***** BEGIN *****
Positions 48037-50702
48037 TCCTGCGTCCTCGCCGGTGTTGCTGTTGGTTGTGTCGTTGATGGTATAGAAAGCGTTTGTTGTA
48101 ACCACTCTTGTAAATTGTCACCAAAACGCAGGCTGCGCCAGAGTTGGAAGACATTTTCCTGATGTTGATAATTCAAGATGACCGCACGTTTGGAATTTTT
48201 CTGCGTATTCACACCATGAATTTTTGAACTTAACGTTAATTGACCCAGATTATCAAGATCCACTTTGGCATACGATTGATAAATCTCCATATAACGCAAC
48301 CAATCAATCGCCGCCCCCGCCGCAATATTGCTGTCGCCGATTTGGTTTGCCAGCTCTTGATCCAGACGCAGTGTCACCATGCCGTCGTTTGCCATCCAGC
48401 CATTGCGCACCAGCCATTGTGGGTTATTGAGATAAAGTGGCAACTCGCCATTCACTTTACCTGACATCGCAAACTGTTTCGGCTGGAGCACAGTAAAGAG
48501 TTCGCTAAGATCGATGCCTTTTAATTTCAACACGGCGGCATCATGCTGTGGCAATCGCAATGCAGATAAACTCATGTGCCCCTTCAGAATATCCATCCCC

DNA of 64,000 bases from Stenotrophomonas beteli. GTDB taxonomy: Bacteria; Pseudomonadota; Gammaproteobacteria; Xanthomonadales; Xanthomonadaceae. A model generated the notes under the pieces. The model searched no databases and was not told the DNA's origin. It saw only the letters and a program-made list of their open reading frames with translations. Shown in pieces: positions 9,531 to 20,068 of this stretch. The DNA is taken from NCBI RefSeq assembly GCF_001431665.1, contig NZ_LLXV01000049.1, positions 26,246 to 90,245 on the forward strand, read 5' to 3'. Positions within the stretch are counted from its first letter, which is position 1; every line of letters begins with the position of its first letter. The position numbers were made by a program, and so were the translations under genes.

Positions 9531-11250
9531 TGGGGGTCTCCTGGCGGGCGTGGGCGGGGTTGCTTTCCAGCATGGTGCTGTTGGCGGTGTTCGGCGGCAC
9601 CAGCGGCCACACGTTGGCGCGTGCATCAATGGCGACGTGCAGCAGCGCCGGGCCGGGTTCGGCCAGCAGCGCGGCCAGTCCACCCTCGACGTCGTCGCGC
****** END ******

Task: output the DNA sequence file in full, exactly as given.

Positions 48037-50702
48037 TCCTGCGTCCTCGCCGGTGTTGCTGTTGGTTGTGTCGTTGATGGTATAGAAAGCGTTTGTTGTA
48101 ACCACTCTTGTAAATTGTCACCAAAACGCAGGCTGCGCCAGAGTTGGAAGACATTTTCCTGATGTTGATAATTCAAGATGACCGCACGTTTGGAATTTTT
48201 CTGCGTATTCACACCATGAATTTTTGAACTTAACGTTAATTGACCCAGATTATCAAGATCCACTTTGGCATACGATTGATAAATCTCCATATAACGCAAC
48301 CAATCAATCGCCGCCCCCGCCGCAATATTGCTGTCGCCGATTTGGTTTGCCAGCTCTTGATCCAGACGCAGTGTCACCATGCCGTCGTTTGCCATCCAGC
48401 CATTGCGCACCAGCCATTGTGGGTTATTGAGATAAAGTGGCAACTCGCCATTCACTTTACCTGACATCGCAAACTGTTTCGGCTGGAGCACAGTAAAGAG
48501 TTCGCTAAGATCGATGCCTTTTAATTTCAACACGGCGGCATCATGCTGTGGCAATCGCAATGCAGATAAACTCATGTGCCCCTTCAGAATATCCATCCCC

DNA of 64,000 bases from Stenotrophomonas beteli. GTDB taxonomy: Bacteria; Pseudomonadota; Gammaproteobacteria; Xanthomonadales; Xanthomonadaceae. A model generated the notes under the pieces. The model searched no databases and was not told the DNA's origin. It saw only the letters and a program-made list of their open reading frames with translations. Shown in pieces: positions 9,531 to 20,068 of this stretch. The DNA is taken from NCBI RefSeq assembly GCF_001431665.1, contig NZ_LLXV01000049.1, positions 26,246 to 90,245 on the forward strand, read 5' to 3'. Positions within the stretch are counted from its first letter, which is position 1; every line of letters begins with the position of its first letter. The position numbers were made by a program, and so were the translations under genes.

Positions 9531-11250
9531 TGGGGGTCTCCTGGCGGGCGTGGGCGGGGTTGCTTTCCAGCATGGTGCTGTTGGCGGTGTTCGGCGGCAC
9601 CAGCGGCCACACGTTGGCGCGTGCATCAATGGCGACGTGCAGCAGCGCCGGGCCGGGTTCGGCCAGCAGCGCGGCCAGTCCACCCTCGACGTCGTCGCGC